Greece is getting ready for a no-deal Brexit, focusing on measures that will allow Britons to continue to visit and live in the country as they currently do.
With visitors from the U.K. being the second biggest source of tourism income, the country’s most important industry, the stakes couldn’t be higher for the Mediterranean nation. A sudden disruption in the flow of some 3 million Britons who visit Greek islands every year could be a shock to a sector that accounts for about a sixth of Greece’s annual economic output.
Prime Minister Theresa May is trying to renegotiate Brexit terms, a move the European Union says is out of the question, and the risks of the U.K. crashing out of the bloc without a deal have risen. Governments across the region are putting in place measures to deal with such a contingency.
The Greek government is preparing draft bills and presidential degrees that will be needed in case of a so-called hard Brexit, a foreign ministry official said. There has been no official statement from the government of Prime Minister Alexis Tsipras on the preparations since its working assumption is that a deal will be struck between the two sides.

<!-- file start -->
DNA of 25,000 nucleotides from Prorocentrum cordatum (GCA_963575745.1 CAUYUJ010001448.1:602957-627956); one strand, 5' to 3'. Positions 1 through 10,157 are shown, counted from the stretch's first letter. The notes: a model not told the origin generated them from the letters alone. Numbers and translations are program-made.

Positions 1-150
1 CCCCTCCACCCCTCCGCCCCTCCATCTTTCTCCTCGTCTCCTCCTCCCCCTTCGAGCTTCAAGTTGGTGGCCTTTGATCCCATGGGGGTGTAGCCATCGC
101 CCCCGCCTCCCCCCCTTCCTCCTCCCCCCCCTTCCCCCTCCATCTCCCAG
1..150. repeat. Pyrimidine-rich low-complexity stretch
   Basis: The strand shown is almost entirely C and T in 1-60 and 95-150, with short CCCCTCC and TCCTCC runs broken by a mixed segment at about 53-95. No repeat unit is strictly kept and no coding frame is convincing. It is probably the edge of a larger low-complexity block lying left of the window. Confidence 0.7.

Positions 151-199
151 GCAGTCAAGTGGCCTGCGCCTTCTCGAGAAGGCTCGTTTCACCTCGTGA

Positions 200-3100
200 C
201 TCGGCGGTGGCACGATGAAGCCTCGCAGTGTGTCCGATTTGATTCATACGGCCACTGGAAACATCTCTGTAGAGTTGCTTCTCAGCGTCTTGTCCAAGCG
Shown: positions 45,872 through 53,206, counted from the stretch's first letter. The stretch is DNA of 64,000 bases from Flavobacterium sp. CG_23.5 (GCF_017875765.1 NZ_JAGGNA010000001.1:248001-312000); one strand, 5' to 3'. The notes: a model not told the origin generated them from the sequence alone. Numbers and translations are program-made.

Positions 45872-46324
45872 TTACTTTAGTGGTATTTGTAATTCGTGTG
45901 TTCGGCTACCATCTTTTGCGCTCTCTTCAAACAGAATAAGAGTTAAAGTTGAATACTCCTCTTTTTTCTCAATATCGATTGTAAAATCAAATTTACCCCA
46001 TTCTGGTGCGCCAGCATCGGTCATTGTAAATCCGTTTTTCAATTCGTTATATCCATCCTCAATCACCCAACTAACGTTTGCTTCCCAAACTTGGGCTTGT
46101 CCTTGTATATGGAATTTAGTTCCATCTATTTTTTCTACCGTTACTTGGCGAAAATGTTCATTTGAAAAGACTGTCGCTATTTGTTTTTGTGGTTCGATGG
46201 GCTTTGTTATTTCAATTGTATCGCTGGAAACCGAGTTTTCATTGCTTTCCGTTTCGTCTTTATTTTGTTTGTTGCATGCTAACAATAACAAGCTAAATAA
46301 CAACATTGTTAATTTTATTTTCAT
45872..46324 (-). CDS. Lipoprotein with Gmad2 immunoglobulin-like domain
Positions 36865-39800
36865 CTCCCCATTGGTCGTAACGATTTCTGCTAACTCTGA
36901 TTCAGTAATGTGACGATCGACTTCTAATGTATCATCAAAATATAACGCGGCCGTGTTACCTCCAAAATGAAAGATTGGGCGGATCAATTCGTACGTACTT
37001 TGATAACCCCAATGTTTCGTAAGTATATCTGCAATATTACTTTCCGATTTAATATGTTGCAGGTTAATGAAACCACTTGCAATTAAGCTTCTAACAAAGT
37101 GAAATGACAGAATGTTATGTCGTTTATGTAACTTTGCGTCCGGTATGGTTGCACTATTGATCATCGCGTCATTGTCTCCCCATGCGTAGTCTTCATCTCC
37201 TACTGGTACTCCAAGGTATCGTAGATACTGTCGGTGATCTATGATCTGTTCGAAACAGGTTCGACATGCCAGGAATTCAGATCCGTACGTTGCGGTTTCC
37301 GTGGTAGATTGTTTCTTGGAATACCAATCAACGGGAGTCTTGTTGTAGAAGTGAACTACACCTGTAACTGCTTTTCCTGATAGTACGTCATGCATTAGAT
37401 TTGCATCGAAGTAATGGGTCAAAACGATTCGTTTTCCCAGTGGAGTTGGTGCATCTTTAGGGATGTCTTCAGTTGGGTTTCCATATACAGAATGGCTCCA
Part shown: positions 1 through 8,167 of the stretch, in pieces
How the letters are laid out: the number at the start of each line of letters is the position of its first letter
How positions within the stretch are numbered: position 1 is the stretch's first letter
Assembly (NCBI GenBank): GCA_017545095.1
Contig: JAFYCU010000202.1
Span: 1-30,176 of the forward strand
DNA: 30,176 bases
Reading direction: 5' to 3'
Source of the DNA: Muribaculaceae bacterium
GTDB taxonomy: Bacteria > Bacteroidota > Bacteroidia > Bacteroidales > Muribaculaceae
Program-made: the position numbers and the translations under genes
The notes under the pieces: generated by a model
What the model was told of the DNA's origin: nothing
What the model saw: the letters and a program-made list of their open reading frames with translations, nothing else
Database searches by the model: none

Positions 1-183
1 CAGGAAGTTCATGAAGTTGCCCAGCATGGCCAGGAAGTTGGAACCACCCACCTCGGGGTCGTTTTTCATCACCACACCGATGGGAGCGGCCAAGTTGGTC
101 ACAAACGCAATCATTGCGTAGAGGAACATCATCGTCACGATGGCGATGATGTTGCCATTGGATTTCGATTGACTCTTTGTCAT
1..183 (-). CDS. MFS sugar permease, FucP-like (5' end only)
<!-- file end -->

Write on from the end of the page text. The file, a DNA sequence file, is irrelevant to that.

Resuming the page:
With its planned Brexit measures, Greece is keen to protect a key part of its economy. Visitors from the U.K. accounted for more than 14 percent of the country’s tourism income in the January to November period in 2017. That slipped last year by 6.2 percent to 1.9 billion euros ($2.18 billion), according to Bank of Greece data. The number of British visitors fell by 1.7 percent to 2.9 million people.
The government wants to ensure that the numbers don’t slide further in case of a no-deal Brexit. To this end, among the measures Greece is considering is to maintain the visa-free status for people coming from the U.K. Also, Greece will probably retain the status of U.K. citizens living in the country and not treat them as so-called citizens from third countries, or people from non-EU countries, the official said